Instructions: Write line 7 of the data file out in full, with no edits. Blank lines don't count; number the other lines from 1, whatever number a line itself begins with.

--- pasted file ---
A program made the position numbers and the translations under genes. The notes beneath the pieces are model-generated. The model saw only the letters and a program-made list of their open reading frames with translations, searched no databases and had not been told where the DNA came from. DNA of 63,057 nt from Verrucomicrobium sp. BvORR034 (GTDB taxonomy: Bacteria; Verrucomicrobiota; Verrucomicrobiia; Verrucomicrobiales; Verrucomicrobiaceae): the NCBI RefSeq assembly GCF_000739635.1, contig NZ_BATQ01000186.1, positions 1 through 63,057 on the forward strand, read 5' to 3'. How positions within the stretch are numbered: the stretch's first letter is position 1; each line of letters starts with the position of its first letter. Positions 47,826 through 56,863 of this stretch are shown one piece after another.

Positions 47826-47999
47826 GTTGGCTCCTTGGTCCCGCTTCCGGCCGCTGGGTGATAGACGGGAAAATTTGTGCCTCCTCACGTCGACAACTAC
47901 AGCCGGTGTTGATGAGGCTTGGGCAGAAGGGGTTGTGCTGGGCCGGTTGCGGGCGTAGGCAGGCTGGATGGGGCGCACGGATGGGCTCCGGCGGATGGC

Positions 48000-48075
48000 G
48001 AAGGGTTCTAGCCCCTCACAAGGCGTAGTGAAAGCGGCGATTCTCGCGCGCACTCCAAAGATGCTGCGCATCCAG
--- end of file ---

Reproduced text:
48001 AAGGGTTCTAGCCCCTCACAAGGCGTAGTGAAAGCGGCGATTCTCGCGCGCACTCCAAAGATGCTGCGCATCCAG